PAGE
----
Los Angeles Attractions: A Definitive Guidebook to Los Angeles




WINNER 2009 Benjamin Franklin Award
WINNER 2008 Foreword Magazine's Book of the Year Award-Silver
WINNER 2009 National Indie Excellence Award
WINNER 2009 Next Generation Indie Book Award


 Library Journal

Palm trees, hard bodies, sun 'n' surf, movie stars, earthquakes....Los Angeles is arguably the world's most diverse, fascinating, colorful, and evolving city-and one difficult to capture in a book, but Stanic has miraculously succeeded. With a combination of no-nonsense writing (e.g., "By the 1970's famed Hollywood Boulevard had become a seedy mix of shabby T-shirt and souvenir shops") and superb photographs of as high a quality as those that Dorling Kindersley publishes, the book takes readers on a realistic tour of Los Angeles, both laudatory and critical. A thorough introduction to the city's history sets the stage for a look at "Lifestyles," "Culture," and "Exploring Los Angeles." Along the way, readers learn who the most prolific graffiti tagger is, where celebrities repose in famously over-the-top cemeteries, which buildings were used in the making of movies and TV shows, and much, much more. Southern California librarians will definitely want this book to show their readers just how little they really know about this unique city, while other libraries should stock their shelves with it for the many people planning to visit El Pueblo de Nuestra Señora la Reina de Los Angeles de Porciúncula. Highly recommended!—Joseph L. Carlson, Allan Hancock Coll., Lompoc, CA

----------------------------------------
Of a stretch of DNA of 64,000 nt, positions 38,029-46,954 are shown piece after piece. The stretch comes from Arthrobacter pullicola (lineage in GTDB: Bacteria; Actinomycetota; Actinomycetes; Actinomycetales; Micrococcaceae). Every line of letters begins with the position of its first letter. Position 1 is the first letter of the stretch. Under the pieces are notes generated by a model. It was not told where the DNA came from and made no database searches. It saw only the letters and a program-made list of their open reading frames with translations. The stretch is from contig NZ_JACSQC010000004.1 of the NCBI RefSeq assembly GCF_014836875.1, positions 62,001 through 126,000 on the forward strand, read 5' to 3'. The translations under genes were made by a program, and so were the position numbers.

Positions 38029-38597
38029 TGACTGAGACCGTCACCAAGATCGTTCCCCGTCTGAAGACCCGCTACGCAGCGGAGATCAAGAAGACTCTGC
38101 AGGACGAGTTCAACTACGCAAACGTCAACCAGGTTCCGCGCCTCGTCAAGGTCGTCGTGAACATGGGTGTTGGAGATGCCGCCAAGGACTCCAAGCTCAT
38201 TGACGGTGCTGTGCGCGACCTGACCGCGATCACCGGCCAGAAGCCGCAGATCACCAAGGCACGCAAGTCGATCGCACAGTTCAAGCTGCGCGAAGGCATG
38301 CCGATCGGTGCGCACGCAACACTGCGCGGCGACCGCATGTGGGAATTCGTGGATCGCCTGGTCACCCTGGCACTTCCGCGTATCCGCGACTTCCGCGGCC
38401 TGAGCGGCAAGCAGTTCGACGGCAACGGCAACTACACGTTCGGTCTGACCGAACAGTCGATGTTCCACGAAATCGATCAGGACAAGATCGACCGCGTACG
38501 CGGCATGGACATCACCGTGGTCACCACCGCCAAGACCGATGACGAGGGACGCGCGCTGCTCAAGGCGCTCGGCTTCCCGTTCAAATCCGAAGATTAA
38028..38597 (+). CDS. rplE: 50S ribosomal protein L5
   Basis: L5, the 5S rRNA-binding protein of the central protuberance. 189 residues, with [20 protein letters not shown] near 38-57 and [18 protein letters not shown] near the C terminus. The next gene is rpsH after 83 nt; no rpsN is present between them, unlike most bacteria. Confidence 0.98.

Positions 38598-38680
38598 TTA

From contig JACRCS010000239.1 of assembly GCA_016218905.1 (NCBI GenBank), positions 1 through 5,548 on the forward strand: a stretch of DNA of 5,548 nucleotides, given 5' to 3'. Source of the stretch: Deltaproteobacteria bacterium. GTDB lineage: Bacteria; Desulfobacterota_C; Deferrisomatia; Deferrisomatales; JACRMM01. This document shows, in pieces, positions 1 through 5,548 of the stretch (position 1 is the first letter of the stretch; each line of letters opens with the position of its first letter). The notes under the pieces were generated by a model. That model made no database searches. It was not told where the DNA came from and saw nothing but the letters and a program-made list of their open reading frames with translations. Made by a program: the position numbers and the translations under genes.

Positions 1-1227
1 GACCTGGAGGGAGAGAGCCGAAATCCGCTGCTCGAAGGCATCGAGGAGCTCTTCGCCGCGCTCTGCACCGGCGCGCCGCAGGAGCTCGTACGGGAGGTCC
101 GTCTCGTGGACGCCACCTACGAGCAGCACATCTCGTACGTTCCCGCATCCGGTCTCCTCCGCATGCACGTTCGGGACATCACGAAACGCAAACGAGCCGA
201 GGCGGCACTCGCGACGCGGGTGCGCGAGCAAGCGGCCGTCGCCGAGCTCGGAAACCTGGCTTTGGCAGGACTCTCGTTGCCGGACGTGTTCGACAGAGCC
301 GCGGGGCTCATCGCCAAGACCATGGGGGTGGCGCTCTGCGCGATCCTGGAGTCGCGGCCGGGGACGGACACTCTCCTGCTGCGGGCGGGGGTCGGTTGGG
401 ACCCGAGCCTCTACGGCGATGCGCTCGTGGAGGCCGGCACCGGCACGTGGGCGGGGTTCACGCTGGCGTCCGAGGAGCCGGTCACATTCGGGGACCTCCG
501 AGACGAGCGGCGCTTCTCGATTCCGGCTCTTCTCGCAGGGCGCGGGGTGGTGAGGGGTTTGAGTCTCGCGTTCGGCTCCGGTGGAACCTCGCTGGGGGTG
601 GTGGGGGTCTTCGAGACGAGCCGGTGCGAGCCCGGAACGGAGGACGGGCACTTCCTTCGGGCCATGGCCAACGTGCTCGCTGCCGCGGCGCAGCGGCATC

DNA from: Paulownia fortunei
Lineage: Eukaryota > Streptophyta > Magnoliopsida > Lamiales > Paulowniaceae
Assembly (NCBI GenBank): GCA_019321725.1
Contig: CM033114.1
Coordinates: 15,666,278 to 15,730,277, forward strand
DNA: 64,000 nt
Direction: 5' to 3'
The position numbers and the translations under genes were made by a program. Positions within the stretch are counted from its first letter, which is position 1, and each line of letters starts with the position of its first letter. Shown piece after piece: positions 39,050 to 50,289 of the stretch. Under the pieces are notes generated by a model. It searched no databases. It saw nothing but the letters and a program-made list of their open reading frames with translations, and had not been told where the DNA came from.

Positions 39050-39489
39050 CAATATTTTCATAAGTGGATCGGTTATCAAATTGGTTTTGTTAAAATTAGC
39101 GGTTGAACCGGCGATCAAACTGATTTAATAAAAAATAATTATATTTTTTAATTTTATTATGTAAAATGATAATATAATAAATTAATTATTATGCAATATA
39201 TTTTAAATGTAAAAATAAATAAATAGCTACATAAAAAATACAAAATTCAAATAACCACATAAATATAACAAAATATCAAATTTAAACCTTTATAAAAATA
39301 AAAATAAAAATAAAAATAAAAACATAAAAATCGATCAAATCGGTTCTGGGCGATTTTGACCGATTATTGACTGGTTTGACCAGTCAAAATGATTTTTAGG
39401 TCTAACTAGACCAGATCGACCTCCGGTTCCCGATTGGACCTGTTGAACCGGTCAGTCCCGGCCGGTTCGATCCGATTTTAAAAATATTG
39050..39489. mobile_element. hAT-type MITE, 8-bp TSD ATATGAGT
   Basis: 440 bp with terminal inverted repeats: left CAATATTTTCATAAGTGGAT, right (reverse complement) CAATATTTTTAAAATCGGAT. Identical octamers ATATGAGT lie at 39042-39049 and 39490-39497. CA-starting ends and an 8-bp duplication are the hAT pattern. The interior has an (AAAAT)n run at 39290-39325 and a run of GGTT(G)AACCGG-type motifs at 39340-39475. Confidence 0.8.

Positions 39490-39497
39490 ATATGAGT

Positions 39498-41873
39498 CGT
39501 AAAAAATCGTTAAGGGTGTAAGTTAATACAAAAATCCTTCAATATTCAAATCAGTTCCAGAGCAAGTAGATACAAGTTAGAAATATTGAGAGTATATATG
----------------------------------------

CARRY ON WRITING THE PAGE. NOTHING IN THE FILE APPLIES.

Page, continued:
Copyright 2008 Reed Business Information.


Los Angeles Times


Travel bookshelf: a top-flight new guide for L.A. locals

Nobody asked me, but I have a gift recommendation for everybody who thinks they know Los Angeles well.

It’s a new guidebook: “Los Angeles Attractions,” by Borislav Stanic (Museon Publishing, $24.95).

Don’t let the drab title deceive you.

Since it landed on my desk some weeks ago, I’ve been dipping into this 512-page first edition, looking for flaws. But the time has come to acknowledge that this book, published this year, is a gem, jam-packed with photos (1,770 of them) and maps (40) and details that reach beyond the usual guidebook fare.

Some tidbits:

Dorothy Dandridge’s death site (El Palacio Apartments on Fountain Avenue in West Hollywood).

The rise and fall of the streetcar system.

Homes of the stars.

The TV star who died of a heart attack on the Hollywood Walk of Fame (William Frawley, 1966).

Wonders of modernist architecture.

Madonna’s former home near Beachwood Canyon.

The revolving cocktail lounge on top of the Westin Bonaventure Hotel downtown.

They’re all here, along with the more usual suspects, on glossy paper between sturdy, soft covers.

So what’s not here? Hotel and restaurant guidance.

The author pays plenty of attention to architecturally significant buildings, which include many hotels and restaurants, but he dispenses with eatery and lodging listings in a dozen pages at the end of the book.

(Conversely, Los Angeles history, lifestyles and culture get 98 pages upfront.)

So this is not the place to turn for advice on where to stay or eat. It’s where to turn for advice on everything to do in between eating and sleeping. Great for locals and veteran visitors, perhaps not so great for newcomers.

But how many of us are newcomers, anyway?

After seeing so many versions of the Los Angeles 101 course from all the usual guidebook series suspects, it’s nice to see an upper-division approach to the city from an independent.


– Christopher Reynolds, Los Angeles Times staff writer


Chicago Tribune